At the beginning of 2020, climate change was at the top of the international agenda. A series of catastrophic wildfires and storms had transformed the issue, turning it into a mainstream public concern. Nations and businesses were gearing up for COP26, marking five years since the Paris Agreement and providing the first opportunity for governments to increase their emissions reduction targets. And climate-related risks dominated the World Economic Forum’s 2020 Global Risks Report, in terms of both likelihood and severity.
Within a matter of weeks, COVID-19 had triggered simultaneous public health and economic crises, yet climate change has remained a priority. Surveys reveal that concern about climate change has persisted, and public support for government action on climate change has galvanized. Financial regulators have pushed ahead with steps to integrate climate risks into supervisory frameworks; investors have continued to pressure companies to manage and disclose climate risk; and businesses have continued to announce ever more ambitious commitments to cut emissions.
Meanwhile, the climate has continued to change. Starting with Australia’s worst recorded bushfire season, 2020 is making a run to be the hottest year on record. Wildfires have burned a record-breaking area in California, with much of the wildfire season still left to go. Atmospheric concentrations of greenhouse gases have continued to climb despite the dip in emissions caused by lockdowns. Climate risks are more elevated than ever.
The 2020 Marsh & McLennan Climate Resilience Handbook presents a selection of perspectives from our businesses offering insights from their work helping clients confront climate change and navigate a course through risk to opportunity. Our businesses’ expertise – spanning insurance, risk management, strategy, investment, and people – makes us uniquely positioned to do so.
The first section of this handbook explores the pandemic’s implications for climate risks. The articles detail how COVID-19 has increased vulnerability to climate-related disasters such as wildfires and hurricanes and has complicated the outlook for risks resulting from the shift to a low-carbon economy. Yet the crisis has also created opportunities for businesses to align COVID-19 and climate strategies and has provided important lessons for how companies and societies can confront climate risks.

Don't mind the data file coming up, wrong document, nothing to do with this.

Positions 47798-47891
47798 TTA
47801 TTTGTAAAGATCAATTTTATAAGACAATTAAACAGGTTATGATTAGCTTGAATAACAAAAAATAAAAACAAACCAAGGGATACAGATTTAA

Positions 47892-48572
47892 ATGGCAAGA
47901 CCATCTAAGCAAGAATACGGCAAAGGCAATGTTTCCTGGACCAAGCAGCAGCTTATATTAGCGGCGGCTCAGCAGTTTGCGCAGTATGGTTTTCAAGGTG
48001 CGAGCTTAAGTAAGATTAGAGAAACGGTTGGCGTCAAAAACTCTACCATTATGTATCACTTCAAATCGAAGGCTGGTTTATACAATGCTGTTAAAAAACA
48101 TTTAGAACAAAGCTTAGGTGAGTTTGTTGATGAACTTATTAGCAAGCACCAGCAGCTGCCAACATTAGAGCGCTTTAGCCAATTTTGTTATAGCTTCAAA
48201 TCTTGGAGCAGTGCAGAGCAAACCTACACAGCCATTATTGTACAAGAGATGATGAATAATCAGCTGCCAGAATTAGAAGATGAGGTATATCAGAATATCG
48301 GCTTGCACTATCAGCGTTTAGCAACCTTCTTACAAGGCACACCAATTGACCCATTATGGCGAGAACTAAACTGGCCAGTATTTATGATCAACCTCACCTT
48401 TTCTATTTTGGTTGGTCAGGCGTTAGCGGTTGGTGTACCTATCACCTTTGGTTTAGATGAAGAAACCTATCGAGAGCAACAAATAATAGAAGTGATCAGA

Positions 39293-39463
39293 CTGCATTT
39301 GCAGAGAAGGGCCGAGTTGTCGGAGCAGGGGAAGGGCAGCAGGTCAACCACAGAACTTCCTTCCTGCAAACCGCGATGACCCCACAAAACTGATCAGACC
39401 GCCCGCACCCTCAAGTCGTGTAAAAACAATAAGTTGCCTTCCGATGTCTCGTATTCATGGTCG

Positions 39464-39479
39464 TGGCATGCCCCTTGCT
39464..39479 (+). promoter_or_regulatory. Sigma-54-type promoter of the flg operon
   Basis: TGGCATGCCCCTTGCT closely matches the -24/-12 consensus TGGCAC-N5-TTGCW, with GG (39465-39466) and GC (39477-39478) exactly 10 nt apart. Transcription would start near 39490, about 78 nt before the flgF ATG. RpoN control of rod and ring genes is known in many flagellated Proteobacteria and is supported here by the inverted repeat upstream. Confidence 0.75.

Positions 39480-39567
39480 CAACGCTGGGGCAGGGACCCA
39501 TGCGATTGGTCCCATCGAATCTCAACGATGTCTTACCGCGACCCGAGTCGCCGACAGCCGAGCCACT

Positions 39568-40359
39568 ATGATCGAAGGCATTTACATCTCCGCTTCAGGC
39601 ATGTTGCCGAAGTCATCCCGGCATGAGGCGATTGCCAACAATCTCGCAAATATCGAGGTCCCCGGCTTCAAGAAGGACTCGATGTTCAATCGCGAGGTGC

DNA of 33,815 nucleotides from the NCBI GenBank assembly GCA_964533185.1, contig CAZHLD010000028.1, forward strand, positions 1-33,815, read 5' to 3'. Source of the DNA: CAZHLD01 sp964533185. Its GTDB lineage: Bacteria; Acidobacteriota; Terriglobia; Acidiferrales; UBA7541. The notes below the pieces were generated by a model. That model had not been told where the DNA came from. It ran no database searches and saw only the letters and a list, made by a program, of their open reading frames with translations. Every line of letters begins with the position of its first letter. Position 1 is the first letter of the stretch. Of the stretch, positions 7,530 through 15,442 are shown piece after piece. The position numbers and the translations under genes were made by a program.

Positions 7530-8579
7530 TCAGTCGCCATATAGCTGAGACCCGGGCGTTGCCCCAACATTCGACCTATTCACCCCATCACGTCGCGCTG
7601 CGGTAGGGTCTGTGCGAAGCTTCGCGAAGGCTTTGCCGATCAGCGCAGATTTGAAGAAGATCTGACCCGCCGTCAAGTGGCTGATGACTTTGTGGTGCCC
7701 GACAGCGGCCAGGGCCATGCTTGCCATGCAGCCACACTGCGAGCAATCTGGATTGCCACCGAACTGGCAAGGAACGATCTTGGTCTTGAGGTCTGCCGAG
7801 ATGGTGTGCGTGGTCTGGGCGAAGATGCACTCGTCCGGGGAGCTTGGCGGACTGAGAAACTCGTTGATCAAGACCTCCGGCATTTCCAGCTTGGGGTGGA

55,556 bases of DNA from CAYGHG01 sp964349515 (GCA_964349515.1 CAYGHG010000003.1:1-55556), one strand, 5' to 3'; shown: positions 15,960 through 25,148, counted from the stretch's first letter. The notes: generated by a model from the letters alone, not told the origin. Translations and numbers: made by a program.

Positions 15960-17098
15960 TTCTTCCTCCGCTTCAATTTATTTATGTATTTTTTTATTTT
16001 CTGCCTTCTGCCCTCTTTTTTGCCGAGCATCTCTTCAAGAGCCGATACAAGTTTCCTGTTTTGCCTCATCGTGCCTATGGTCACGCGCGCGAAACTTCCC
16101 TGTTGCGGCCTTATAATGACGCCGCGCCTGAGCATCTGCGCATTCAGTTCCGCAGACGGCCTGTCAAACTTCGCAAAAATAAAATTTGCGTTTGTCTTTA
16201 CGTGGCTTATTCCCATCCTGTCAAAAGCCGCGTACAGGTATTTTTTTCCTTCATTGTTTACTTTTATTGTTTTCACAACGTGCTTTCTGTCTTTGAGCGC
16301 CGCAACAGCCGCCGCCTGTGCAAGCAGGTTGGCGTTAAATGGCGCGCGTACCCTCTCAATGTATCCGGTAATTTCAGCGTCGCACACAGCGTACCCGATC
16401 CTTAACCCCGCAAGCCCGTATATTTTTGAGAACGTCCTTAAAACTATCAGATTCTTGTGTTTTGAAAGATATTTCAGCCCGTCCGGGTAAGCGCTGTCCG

The second section looks at the unfolding low-carbon transition through different lenses. Articles discuss the implications for high-carbon sectors, for finance and investment, and for companies’ most important asset – staff. They show how the transition to a low-carbon economy is creating significant new revenue opportunities for corporates and financial institutions alike, as well as major challenges in the form of rapid technological, regulatory, and behavioral changes. Industries are bracing for low-carbon disruptions while financial institutions are racing to develop the data, models, and products they will need to finance the transition. Success requires innovation, investment, and clear-sighted strategy alongside excellent stakeholder management.
The final section explores the tools and techniques companies and governments can use to adapt to climate change, ranging from advanced modelling to investments in resilience, parametric insurance, and public-private partnerships. Continued innovation will be needed in each.
I hope that you find these perspectives informative.
CEO, Oliver Wyman
Leader, Marsh & McLennan Climate Resilience Initiative